The WHO declared the Covid-19 outbreak a pandemic on March 11, 2020. My son, Noah, wasn’t even one on that date.
Here is Noah just a few days before that.
Here is Noah on the Sunday just gone. He’ll turn two next month.
You can sort of chart the course of the year by looking at his hair, which has obviously grown a lot since the pandemic began over a year ago. It was whispy and thin at that age. It’s now longer and thicker, and he has the most magnificent bedhead every morning.
We’ve had few opportunities to get it cut, with hairdressers being open for a few weeks before having to close again. Cutting it ourselves just makes it look like we’ve put a bowl on his head, so we’re content to keep it as it is for now.
But you can also see how much his face has changed. He’s now a little boy who can run around and say over 50 words. I’m constantly amazed by every new little thing he does, and he has a cheeky little character that always has me in fits of laughter.
It’s a shame that the majority of a year of his life, which is a long time in a child of his age, has been spent being cooped up within the same four walls. We try to go for walks or go to the park when the weather is fine, but there’s only so much you can do when you’re limited to your local area and lots of activities you can do with your children are still closed.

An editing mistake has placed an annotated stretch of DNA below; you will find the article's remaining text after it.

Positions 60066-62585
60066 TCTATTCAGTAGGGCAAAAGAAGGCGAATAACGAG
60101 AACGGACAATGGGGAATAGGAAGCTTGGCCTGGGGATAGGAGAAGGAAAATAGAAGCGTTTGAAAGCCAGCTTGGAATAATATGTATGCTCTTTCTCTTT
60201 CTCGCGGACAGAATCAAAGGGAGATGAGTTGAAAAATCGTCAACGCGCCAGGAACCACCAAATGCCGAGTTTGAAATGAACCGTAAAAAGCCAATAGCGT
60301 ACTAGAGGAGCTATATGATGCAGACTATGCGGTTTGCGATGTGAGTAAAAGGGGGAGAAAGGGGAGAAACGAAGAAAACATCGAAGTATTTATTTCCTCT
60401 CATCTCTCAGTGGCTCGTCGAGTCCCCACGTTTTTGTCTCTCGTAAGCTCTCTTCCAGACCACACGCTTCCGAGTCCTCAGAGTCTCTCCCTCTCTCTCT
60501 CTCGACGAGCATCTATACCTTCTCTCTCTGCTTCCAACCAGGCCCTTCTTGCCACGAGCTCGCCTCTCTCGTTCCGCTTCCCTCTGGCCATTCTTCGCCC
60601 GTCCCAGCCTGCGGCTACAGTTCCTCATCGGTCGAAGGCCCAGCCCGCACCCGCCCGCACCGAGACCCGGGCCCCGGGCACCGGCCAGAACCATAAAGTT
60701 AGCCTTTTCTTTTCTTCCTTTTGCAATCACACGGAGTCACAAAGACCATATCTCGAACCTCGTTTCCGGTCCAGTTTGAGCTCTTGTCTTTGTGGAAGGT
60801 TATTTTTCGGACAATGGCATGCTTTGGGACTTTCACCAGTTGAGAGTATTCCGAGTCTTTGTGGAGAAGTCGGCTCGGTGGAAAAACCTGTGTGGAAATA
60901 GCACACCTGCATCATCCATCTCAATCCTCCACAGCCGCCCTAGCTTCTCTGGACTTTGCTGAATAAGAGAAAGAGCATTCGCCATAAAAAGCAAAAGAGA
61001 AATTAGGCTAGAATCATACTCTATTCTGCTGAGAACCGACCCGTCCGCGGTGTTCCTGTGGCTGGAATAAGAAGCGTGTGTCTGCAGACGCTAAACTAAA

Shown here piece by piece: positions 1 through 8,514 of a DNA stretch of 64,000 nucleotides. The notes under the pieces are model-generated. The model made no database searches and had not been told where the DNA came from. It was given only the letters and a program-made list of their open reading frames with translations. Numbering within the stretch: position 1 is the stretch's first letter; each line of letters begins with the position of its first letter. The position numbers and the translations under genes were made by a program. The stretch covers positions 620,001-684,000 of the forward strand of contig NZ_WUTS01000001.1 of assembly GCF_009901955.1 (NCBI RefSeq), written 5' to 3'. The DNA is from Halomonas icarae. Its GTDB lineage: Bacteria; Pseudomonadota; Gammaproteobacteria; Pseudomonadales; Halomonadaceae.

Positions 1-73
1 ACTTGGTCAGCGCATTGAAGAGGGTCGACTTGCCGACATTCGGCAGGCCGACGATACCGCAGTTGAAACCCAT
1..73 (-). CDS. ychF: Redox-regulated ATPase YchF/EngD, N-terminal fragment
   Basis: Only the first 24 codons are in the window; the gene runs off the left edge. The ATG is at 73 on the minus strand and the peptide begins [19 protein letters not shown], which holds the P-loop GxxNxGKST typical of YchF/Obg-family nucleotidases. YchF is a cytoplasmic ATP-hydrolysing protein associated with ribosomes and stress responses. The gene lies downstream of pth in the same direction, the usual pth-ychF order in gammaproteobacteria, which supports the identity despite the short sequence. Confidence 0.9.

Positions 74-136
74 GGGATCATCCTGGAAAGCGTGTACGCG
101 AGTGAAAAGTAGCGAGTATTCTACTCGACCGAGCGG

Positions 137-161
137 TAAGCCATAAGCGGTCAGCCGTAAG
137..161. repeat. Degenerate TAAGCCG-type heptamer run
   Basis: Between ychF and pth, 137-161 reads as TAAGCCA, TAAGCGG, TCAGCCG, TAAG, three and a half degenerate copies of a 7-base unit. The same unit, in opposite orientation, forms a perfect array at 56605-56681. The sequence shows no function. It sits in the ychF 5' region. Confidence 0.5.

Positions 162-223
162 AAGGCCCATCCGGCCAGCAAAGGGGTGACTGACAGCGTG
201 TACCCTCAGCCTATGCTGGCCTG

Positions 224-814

He still gets to the go to the childminders, so at least he has the social contact that he is mostly being deprived of in other areas right now.
It’s the effect that the coronavirus pandemic has had on children that worries me the most. Maybe not so much Noah, as he’s still very young. But all the kids at school and the amount of learning – or simply just being able to be a child – that they’ve missed out on.
It’s been hard for us all, mentally and physically, but I hate that children have had to miss out on chunks of their childhood. It’s something they’ll never get back.